“The Currency,” Speech, House of Representatives (15 May 1868)
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A favorite phrase of Garfield's regarding the dangers of inflation, e.g., "I will not vote against the truths of the multiplication table" (Letter to Harmon Austin (4 Feb 1874)).
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If there is one thing upon this earth that mankind love and admire better than another, it is a brave man — it is the man who dares to look the devil in the face and tell him he is a devil.

James A. Garfield (1831-1881) US President (1881), lawyer, lay preacher, educator
(Attributed)

Quoted in The Phrenological Journal (Dec 1881).
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The divorce between church and state should be absolute. It ought to be so absolute that no Church property anywhere, in any state, or in the nation, should be exempt from equal taxation; for if you exempt the property of any church organization, to that extent you impose a tax upon the whole community.

James A. Garfield (1831-1881) US President (1881), lawyer, lay preacher, educator
Congressional Record, 2(6):538 (1874)
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There can be no permanent disfranchised peasantry in the United States. Freedom can never yield its fullness of blessings so long as the law or its administration places the smallest obstacle in the pathway of any virtuous citizen.

James A. Garfield (1831-1881) US President (1881), lawyer, lay preacher, educator
Inaugural address (4 Mar 1881)
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Next in importance to freedom and justice is popular education, without which neither freedom nor justice can be permanently maintained.

James A. Garfield (1831-1881) US President (1881), lawyer, lay preacher, educator
Letter accepting the nomination for President (12 Jul 1880)
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The worst days of darkness through which I have ever passed have been greatly alleviated by throwing myself with all my energy into some work relating to others.

James A. Garfield (1831-1881) US President (1881), lawyer, lay preacher, educator
Letter to B. A. Hinsdale (30 Apr 1874)
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I am trying to do two things: dare to be a radical and not be a fool, which, if I may judge by the exhibitions around me, is a matter of no small difficulty.

James A. Garfield (1831-1881) US President (1881), lawyer, lay preacher, educator
Letter to Burke Aaron Hinsdale (1 Jan 1867)
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The lesson of History is rarely learned by the actors themselves.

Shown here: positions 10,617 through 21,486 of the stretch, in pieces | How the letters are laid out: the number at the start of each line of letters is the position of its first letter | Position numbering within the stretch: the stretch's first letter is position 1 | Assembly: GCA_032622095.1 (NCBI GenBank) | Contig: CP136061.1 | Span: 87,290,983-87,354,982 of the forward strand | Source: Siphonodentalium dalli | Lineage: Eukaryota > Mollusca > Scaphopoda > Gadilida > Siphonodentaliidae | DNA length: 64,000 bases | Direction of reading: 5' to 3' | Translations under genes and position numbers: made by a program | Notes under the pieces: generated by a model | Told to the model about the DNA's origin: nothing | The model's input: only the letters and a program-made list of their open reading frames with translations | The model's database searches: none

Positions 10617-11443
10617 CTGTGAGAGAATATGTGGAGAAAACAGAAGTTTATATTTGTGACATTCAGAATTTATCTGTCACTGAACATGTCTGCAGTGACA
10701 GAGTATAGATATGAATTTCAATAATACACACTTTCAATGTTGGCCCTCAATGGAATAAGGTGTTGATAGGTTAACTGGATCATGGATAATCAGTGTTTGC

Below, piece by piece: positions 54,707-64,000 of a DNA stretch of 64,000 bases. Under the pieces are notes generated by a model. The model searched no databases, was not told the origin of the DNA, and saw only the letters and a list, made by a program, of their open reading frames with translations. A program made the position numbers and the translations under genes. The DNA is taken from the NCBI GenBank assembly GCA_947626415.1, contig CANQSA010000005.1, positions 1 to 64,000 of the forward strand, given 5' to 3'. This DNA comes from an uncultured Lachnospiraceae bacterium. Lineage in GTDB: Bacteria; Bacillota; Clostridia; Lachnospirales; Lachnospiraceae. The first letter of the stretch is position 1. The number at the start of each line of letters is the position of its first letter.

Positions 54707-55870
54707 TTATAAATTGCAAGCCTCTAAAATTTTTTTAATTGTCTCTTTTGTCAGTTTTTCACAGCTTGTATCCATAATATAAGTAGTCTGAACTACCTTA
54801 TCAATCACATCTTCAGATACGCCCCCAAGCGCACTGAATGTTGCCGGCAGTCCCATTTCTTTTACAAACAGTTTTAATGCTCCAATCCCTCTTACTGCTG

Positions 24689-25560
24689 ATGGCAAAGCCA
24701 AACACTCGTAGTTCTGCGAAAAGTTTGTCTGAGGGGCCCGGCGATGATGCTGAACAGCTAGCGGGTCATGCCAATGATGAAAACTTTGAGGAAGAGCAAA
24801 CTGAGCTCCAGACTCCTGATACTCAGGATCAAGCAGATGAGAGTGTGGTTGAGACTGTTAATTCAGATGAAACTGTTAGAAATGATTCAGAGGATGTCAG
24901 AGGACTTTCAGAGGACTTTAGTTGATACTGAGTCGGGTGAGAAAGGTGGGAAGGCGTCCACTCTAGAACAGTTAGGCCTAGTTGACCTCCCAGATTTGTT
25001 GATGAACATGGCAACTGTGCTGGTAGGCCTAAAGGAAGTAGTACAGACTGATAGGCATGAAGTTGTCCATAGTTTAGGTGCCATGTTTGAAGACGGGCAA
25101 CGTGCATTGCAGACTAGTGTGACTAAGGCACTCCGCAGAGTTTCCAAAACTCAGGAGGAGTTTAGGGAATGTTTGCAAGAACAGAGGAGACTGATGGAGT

James A. Garfield (1831-1881) US President (1881), lawyer, lay preacher, educator
Letter to Professor Demmon (16 Dec 1871)
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I am oppressed with a sense of the impropriety of uttering words on this occasion. If silence is ever golden, it must be here, beside the graves of fifteen thousand men, whose lives were more significant than speech, and whose death was a poem, the music of which can never be sung. With words we make promises, plight faith, praise virtue. Promises may not be kept, plighted faith may be broken, and vaunted virtue be only the cunning mask of vice. We do not know one promise these men made, one pledge they gave, one word they spoke: but we do know they summed up and perfected, by one supreme act, the highest virtues of men and citizens. For love of country they accepted death, and thus resolved all doubts, and made immortal their patriotism and their virtue. For the noblest man that lives, there still remains a conflict. He must still withstand the assaults of time and fortune, must still be assailed with temptations, before which lofty natures have fallen; but with these the conflict ended, the victory was won, when death stamped on them the great seal of heroic character, and closed a record which years can never blot.

James A. Garfield (1831-1881) US President (1881), lawyer, lay preacher, educator
Speech at Arlington National Cemetery, Decoration Day (30 May 1868)
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A speech by Garfield, then a Congressman and a former Union Major General in the Civil War, for the first Decoration Day (later Memorial Day) ceremonies.
Added on 7-Aug-20 | Last updated 7-Aug-20